Insect Racing Tutorial

When students come to experience a week of awesome outdoor education at WOLF School, they learn about all different aspects of nature.

But most of our students, especially the younger students, find their favorite subject to be living creatures… especially insects.

Our insect studies are fun and educational. We combine reading and writing or insect descriptions with actual field exploration. Students get to use nets, sheets, bug boxes, and magnifying glasses to collect and examine various insects. However, as any naturalist who has organized and executed this study will tell you, the students are always bummed about releasing their little bug friends back into the wild.

But there is a way to make this fun and less-emotional for your students: INSECT RACES!

Insect Racing Diagram

Here’s how it works:

1. While your students are collecting and recording their insects, either use chalk (if on concrete) or a stick (if on dirt) to draw two circles. Once circle will be about 6 feet in diameter, and in the center of that circle will be another circle about 1-1 ½ feet in diameter.

2. Once your students/student groups have finished documenting their collected insects, gather them all in a circle, holding their bugs in their bug boxes.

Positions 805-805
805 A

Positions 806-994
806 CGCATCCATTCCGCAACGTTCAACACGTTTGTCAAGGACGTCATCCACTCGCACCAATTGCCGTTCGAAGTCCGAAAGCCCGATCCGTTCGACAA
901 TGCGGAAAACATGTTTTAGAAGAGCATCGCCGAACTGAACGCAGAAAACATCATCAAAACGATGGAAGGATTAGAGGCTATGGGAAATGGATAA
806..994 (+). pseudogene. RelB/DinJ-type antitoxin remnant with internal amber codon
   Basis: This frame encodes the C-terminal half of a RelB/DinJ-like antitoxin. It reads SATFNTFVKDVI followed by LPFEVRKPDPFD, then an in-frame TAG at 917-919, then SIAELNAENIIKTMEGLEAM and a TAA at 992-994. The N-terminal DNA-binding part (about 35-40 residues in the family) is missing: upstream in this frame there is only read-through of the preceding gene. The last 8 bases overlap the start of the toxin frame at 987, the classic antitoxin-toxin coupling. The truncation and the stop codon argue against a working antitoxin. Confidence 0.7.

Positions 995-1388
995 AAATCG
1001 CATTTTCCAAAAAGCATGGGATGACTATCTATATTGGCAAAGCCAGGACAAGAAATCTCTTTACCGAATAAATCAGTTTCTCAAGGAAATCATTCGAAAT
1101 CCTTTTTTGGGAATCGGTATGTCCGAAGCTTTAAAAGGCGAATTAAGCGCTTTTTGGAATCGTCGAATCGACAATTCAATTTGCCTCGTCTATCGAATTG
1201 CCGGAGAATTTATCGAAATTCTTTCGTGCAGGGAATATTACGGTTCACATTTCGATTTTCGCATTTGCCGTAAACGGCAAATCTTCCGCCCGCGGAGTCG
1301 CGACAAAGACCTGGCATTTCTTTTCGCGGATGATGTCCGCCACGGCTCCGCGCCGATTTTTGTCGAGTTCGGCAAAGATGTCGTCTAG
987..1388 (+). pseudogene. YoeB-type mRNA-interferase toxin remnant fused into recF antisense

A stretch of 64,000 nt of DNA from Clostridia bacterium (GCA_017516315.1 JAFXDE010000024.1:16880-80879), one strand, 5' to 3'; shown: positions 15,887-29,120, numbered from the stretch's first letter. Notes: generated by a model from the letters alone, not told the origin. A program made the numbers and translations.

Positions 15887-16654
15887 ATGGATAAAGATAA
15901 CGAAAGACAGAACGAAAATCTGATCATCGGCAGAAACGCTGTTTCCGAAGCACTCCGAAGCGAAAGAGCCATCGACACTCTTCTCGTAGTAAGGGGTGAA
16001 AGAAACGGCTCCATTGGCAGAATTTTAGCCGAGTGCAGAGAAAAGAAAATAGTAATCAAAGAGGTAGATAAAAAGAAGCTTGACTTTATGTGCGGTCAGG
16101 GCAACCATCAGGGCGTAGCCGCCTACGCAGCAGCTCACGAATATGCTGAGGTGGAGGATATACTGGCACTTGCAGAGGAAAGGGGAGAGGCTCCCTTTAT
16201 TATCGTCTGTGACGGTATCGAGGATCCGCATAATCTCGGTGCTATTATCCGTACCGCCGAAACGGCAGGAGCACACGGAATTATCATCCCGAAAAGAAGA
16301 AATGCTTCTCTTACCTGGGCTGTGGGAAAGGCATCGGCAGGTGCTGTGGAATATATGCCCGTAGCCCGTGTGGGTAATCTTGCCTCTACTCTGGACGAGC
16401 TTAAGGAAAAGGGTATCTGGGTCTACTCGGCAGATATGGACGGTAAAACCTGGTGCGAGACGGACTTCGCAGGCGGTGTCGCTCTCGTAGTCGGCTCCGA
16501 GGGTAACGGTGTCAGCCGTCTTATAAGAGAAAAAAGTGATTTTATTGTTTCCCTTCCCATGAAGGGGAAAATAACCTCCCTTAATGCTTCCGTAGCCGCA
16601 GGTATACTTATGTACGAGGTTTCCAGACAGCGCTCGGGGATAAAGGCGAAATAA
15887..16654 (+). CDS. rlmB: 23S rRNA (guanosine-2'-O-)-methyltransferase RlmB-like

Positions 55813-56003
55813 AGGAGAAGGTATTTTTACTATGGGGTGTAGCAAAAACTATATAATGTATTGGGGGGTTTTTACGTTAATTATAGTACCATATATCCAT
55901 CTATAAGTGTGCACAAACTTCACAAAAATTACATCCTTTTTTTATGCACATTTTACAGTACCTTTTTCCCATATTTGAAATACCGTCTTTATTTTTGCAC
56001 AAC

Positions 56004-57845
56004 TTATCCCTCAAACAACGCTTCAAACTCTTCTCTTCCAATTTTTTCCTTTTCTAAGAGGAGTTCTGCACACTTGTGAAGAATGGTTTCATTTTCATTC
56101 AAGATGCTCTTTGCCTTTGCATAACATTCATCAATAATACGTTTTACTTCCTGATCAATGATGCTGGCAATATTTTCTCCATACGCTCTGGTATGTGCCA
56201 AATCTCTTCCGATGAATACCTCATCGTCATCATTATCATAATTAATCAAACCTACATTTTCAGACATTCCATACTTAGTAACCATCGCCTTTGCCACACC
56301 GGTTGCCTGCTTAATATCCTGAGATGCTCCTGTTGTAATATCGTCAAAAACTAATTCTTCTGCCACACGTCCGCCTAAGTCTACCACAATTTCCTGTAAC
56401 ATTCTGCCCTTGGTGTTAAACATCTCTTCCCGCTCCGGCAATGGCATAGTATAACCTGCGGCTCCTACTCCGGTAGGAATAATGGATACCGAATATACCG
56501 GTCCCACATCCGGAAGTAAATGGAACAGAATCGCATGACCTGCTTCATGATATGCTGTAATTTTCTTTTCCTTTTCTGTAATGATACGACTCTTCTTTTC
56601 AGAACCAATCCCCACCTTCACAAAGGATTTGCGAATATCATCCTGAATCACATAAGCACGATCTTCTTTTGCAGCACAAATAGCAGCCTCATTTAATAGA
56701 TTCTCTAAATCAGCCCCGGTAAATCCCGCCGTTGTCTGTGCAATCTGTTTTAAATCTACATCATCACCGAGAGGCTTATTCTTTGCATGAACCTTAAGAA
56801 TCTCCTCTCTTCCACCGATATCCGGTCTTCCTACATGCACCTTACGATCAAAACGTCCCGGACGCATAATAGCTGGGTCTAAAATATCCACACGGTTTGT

3. Ask one representative from each student group to come stand in the larger circle with their (currently-inhabited) bug box.

4. Now explain the race: “All of the insects will be released into the center circle at the same time. Then all students will step back out of both circles. Feel free to cheer your team’s insect, but make sure everyone can see. The winning insect will be the first one to crawl, walk, or fly out of the larger circle.”

5. Have your students GENTLY tap their insects out of their bug boxes and step back with the rest of the students.

6. Encourage the students to cheer for 2nd and 3rd place after the first of the insects has escaped the larger circle.

Again, this is a great way to ease your students into releasing their insects. You can also use this as an exercise in discussing the various ways insects make their way around the planet.

 WOLF School naturalists hold an insect race during staff training. They were just as excited, passionate, and competitive as any students we have ever had!

WOLF School naturalists hold an insect race during staff training. They were just as excited, passionate, and competitive as any students we have ever had!